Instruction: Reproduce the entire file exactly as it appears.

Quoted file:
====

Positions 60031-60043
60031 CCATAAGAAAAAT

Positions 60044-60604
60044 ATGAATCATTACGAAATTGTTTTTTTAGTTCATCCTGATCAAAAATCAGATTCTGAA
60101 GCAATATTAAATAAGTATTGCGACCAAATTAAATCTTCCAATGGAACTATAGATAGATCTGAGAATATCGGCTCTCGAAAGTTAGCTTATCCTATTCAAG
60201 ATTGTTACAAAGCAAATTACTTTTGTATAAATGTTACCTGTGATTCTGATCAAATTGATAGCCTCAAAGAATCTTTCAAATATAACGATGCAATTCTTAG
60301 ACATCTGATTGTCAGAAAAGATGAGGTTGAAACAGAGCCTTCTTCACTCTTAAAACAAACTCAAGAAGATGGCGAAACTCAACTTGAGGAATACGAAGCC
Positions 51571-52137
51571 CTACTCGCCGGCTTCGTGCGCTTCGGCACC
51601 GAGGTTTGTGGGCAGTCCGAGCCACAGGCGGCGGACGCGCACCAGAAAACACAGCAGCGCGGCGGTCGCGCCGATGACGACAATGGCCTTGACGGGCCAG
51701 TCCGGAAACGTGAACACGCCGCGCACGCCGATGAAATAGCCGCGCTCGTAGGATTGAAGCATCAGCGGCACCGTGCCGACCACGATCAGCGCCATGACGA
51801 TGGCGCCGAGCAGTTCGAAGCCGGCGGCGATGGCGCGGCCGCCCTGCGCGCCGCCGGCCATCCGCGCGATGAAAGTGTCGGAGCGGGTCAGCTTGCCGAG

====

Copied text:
Positions 60031-60043
60031 CCATAAGAAAAAT

Positions 60044-60604
60044 ATGAATCATTACGAAATTGTTTTTTTAGTTCATCCTGATCAAAAATCAGATTCTGAA
60101 GCAATATTAAATAAGTATTGCGACCAAATTAAATCTTCCAATGGAACTATAGATAGATCTGAGAATATCGGCTCTCGAAAGTTAGCTTATCCTATTCAAG
60201 ATTGTTACAAAGCAAATTACTTTTGTATAAATGTTACCTGTGATTCTGATCAAATTGATAGCCTCAAAGAATCTTTCAAATATAACGATGCAATTCTTAG
60301 ACATCTGATTGTCAGAAAAGATGAGGTTGAAACAGAGCCTTCTTCACTCTTAAAACAAACTCAAGAAGATGGCGAAACTCAACTTGAGGAATACGAAGCC
Positions 51571-52137
51571 CTACTCGCCGGCTTCGTGCGCTTCGGCACC
51601 GAGGTTTGTGGGCAGTCCGAGCCACAGGCGGCGGACGCGCACCAGAAAACACAGCAGCGCGGCGGTCGCGCCGATGACGACAATGGCCTTGACGGGCCAG
51701 TCCGGAAACGTGAACACGCCGCGCACGCCGATGAAATAGCCGCGCTCGTAGGATTGAAGCATCAGCGGCACCGTGCCGACCACGATCAGCGCCATGACGA
51801 TGGCGCCGAGCAGTTCGAAGCCGGCGGCGATGGCGCGGCCGCCCTGCGCGCCGCCGGCCATCCGCGCGATGAAAGTGTCGGAGCGGGTCAGCTTGCCGAG